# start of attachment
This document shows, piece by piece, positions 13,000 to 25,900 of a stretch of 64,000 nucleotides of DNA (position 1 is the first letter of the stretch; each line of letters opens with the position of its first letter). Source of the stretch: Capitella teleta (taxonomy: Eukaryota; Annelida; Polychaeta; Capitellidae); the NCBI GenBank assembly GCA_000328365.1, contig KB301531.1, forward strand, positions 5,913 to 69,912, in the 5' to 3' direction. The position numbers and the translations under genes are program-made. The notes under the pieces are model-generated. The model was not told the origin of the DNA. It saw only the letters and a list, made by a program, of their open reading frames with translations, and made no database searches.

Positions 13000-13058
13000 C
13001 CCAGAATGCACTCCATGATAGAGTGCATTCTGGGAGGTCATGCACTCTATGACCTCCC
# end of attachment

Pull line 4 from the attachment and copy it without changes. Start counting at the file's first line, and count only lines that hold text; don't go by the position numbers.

13001 CCAGAATGCACTCCATGATAGAGTGCATTCTGGGAGGTCATGCACTCTATGACCTCCC